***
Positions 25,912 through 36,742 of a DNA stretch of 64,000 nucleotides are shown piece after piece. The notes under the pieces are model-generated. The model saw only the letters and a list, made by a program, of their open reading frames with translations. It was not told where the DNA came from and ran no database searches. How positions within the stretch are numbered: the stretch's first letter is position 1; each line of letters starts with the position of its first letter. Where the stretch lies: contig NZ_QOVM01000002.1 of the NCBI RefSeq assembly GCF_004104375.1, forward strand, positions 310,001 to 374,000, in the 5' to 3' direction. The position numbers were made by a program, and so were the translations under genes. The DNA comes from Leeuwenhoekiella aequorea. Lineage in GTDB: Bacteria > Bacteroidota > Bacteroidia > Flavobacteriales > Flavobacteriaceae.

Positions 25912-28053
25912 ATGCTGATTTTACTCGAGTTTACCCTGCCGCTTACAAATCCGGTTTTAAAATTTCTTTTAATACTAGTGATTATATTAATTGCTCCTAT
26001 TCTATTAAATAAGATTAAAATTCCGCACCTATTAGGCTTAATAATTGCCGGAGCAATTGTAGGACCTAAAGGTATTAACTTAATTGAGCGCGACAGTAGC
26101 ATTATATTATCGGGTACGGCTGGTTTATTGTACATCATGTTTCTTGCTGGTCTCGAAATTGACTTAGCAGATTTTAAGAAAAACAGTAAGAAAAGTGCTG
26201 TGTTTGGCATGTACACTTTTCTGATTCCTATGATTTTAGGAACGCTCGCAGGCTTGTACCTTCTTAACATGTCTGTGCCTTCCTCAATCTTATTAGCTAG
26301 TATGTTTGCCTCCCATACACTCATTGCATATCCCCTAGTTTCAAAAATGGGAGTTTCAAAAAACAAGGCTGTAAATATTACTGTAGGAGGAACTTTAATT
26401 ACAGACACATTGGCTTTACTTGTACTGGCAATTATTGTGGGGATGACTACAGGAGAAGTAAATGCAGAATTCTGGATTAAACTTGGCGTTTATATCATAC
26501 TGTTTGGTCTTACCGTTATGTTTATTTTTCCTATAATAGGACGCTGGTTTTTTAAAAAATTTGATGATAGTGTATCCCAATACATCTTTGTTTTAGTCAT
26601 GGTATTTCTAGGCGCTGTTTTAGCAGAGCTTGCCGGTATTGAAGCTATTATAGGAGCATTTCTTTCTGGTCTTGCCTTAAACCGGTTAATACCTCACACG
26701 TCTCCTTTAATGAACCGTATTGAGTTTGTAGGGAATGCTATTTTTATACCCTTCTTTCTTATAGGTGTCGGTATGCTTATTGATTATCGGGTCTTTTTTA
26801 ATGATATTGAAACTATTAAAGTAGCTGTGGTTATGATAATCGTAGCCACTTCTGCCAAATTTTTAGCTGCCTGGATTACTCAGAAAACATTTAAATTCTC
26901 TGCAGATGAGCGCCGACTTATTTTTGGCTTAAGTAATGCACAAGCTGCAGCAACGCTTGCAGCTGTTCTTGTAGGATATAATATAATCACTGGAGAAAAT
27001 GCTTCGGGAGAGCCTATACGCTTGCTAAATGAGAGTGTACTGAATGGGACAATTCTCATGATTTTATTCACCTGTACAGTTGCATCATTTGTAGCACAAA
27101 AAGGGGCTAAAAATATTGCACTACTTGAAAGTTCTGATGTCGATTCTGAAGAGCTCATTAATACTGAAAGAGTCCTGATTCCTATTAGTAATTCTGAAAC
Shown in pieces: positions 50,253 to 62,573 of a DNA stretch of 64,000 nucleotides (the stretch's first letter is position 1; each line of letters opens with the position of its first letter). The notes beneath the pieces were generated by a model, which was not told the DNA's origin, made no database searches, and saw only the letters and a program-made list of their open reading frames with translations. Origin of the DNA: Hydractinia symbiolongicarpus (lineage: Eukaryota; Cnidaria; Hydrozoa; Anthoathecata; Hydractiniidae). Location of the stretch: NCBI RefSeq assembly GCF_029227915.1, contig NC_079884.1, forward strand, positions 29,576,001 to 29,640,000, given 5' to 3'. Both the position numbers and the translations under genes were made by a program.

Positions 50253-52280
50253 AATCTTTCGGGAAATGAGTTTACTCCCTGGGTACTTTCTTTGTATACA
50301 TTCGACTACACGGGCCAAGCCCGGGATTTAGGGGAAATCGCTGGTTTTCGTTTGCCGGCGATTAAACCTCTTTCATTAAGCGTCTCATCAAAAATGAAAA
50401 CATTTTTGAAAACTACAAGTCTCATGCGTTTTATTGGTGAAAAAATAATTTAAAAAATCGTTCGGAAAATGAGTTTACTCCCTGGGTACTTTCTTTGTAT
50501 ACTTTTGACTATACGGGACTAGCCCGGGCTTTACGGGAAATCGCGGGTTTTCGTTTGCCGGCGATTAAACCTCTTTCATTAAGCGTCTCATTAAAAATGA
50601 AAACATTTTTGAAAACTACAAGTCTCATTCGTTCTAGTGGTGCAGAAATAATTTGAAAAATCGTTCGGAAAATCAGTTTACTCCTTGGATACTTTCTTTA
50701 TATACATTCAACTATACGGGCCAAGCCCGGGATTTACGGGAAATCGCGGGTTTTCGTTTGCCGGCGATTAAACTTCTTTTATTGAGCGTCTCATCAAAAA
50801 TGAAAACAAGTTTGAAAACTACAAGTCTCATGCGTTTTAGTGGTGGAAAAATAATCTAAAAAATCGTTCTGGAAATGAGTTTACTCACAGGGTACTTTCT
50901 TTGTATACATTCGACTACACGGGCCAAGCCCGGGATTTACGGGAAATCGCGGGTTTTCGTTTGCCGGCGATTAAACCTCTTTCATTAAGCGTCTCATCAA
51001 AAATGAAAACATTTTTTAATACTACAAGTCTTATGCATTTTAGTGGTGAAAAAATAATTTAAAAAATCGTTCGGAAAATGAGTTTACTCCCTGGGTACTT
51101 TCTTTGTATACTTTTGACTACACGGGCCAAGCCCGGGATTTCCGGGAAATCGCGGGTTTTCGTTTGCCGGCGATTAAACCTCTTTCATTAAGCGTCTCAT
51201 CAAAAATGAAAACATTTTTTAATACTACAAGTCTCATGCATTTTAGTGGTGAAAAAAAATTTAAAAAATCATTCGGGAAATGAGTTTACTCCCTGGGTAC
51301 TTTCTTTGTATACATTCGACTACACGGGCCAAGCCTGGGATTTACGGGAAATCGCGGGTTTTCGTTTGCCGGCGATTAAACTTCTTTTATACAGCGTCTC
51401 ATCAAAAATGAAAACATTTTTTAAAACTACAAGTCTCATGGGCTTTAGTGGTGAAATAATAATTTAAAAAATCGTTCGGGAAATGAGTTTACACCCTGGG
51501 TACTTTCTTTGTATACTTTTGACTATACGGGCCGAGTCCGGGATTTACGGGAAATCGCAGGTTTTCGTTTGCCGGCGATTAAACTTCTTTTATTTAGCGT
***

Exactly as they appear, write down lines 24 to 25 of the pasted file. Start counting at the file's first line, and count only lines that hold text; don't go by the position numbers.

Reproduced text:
50801 TGAAAACAAGTTTGAAAACTACAAGTCTCATGCGTTTTAGTGGTGGAAAAATAATCTAAAAAATCGTTCTGGAAATGAGTTTACTCACAGGGTACTTTCT
50901 TTGTATACATTCGACTACACGGGCCAAGCCCGGGATTTACGGGAAATCGCGGGTTTTCGTTTGCCGGCGATTAAACCTCTTTCATTAAGCGTCTCATCAA